Hamam talk with Jonny Rock


Jonny Rock succeeded the balancing act of playing an important role abroad without losing the connection to his native soil. Being close friends with London’s Classic Records camp, he played legendary residencies alongside of Derrick Carter, Luke Solomon and Kenny Hawkes (R.I.P.) and enriched Phonica record store with his musical knowledge and charisma behind the counter. We caught Jonny Rock during his stay in Istanbul for an EDHID chat.


Hi Jonny! When was your first contact with music what role did it take during your adolescence?
I would say road trips from Ankara to Zonguldak and Barış Manço cassettes in the car.
There was the eight-track format before but can’t remember what was on it; was more amused by the car turning as the wheel turned.


You held legendary residencies at London’s dance institutions playing alongside Derrick Carter, Luke Solomon, Jesse Rose and many more. Would you underline a special club at which you learnt the craft of DJing, i.e. bending an arc of suspense over the night?
The one club was Plastic People at its first location on Oxford Street. That’s where I went to school every Friday. Another important spot was also Space at Bar Rumba for midweek evening classes (editor’s note: hosted by Kenny Hawkes (R.I.P.) and Luke Solomon).


How did you join Luke Solomon and Justin Harris’ Freaks Project as a guitarist?
I was the third non DJ resident at Space every Wednesday so the foundations were build there as heads united. It came out that I could do sum guitar licks, and I was hijacked to the ‘Washhouse’ studios. In the context of the album A Man Who Lived Underground, there were requests for a live show so, the muppet show started.


You are a passionate crate digger for all kind of music and ‘60s & ‘70s Turkish psychedelic music in particular. Did you ever try to emulate the guitar riffs of these records?
Big time. Some crazy shit comes soon!


Did the international awareness for these 7inch gems increased since domestic hype years?
Man it’s crazy. I’m ending up doing b2b jams with dudes from Cali and they drop schizz that shows they know the bizz.


What about your studio set-up? Do you have a favourite analogue gear that you use at every production?
My guitar… is that analogue? It’s definitely electric. My scissors do help with the edits, too.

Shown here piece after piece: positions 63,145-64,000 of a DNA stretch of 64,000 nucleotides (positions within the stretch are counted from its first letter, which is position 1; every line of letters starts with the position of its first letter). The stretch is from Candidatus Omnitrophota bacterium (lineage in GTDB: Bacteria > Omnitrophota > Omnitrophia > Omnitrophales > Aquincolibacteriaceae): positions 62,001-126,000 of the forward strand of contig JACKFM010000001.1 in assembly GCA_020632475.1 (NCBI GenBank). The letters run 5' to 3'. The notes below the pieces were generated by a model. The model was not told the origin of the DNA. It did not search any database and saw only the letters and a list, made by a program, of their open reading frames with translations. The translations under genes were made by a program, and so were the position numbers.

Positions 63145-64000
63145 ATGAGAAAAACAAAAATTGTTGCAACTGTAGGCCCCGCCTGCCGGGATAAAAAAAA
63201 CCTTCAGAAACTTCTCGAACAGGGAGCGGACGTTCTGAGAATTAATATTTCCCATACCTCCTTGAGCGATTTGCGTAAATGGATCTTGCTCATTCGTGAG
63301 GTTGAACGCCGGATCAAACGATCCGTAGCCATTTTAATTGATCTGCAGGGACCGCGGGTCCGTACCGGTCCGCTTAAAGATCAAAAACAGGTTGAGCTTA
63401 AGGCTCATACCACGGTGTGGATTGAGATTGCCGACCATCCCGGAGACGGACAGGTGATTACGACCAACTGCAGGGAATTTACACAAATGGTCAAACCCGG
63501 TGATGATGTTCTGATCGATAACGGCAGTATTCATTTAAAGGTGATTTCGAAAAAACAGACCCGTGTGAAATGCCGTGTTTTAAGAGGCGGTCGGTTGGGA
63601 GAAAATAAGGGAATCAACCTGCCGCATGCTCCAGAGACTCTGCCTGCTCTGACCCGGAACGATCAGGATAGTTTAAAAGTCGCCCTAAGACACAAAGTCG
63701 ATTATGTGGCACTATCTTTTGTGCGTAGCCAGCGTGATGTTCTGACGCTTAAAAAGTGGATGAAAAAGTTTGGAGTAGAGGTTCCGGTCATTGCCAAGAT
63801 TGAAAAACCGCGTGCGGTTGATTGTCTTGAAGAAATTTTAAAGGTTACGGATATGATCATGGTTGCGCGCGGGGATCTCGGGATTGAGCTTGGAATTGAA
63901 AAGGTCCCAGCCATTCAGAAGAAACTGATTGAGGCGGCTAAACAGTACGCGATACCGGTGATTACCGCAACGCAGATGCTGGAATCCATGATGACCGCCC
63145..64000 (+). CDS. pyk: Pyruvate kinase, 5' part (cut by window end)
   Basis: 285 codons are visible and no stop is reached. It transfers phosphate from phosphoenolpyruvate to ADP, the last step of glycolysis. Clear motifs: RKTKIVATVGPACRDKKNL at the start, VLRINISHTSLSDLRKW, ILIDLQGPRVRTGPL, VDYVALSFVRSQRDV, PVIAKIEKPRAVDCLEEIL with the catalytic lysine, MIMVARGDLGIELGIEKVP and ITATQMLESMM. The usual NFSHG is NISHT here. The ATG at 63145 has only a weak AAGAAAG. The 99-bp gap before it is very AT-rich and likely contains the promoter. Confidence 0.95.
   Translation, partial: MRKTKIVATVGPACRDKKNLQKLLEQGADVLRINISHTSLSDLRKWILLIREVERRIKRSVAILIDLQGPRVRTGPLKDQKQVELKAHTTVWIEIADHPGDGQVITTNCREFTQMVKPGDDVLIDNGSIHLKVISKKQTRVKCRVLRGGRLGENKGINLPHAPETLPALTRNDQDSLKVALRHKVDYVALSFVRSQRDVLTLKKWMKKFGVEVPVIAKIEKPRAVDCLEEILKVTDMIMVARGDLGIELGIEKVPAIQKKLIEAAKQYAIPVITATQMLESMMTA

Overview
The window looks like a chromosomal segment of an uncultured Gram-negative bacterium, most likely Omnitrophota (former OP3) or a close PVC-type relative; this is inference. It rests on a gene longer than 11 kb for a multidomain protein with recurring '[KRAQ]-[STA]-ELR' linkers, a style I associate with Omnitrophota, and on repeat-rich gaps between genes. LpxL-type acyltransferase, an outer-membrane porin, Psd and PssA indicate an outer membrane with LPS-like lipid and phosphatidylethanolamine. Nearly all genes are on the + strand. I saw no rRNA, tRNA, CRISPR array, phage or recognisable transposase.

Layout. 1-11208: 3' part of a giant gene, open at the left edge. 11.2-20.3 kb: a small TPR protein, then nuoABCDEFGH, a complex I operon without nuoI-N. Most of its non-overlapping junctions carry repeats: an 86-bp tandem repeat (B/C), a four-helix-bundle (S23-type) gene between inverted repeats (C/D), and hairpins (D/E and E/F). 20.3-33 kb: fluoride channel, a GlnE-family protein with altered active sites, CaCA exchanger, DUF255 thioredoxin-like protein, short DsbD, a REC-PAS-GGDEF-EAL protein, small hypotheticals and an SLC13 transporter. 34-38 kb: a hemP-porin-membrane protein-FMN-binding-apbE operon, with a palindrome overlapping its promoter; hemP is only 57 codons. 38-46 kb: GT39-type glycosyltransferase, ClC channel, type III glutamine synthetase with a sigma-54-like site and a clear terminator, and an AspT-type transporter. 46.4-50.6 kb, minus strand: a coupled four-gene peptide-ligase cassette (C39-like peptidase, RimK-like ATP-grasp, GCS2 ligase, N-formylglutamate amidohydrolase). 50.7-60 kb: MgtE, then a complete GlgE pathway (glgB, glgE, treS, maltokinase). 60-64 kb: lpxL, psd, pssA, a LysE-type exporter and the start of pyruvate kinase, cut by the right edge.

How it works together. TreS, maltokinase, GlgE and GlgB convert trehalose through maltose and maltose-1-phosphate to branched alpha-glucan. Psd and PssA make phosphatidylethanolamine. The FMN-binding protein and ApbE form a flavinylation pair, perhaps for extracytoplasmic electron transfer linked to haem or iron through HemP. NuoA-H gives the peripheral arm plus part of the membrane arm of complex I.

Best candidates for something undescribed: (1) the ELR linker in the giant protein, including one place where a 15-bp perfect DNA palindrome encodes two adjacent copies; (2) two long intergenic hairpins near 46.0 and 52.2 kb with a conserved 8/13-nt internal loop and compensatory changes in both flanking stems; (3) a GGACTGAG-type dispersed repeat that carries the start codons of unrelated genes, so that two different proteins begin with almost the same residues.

Does the sound aesthetic of your alias Oldschool Rider (OSR) differ from your releases under Jonny Rock?
Not really. OSR is more the bootleg attitude towards oldschool house / disco grooves.


You are also editing Turkish 7inches under the moniker Afacan Sound System. If you could choose one 7inch hypothetically that you can re-record completely, which record would it be and what memories do you associate with?
It’s coming… Don’t wanna be a party pooper and spoil the surprise!


Based your on your experience of working in a record store, do people appreciate again the pre-selection of stores in times of mass releases?
If u find the right person to give you that selection yes. I definitely do. I tried to live for the good side of the cliché of the record store staff where I tried to help the best I can with a smile to each and every record fanatic that came my way. I have now a lot of friends that I exchange knowledge and hugs from that period.


How important is social media, video and the choice of right distribution channel for labels nowadays?
It’s all fucked up. Don’t really know what to say really. Whatever I do personally, I take it to shops myself personally. It has worked out — or for me — so far. There is a bucket full of ‘but’s somewhere behind the door but can’t locate right now.


What’s next for Jonny Rock?
More rock star entertainment in locations that has like-minded people. More studio. I’ve been munging some beats with Luke lately that’s been a lot of fun and the other stuff that we talked about above. May be a Turkish disco comp paired with Iranian disco on a double 12inch but it’s early stages yet.

Rock is and always be rockin’ (smiling).


Jonny Rock on Soundcloud


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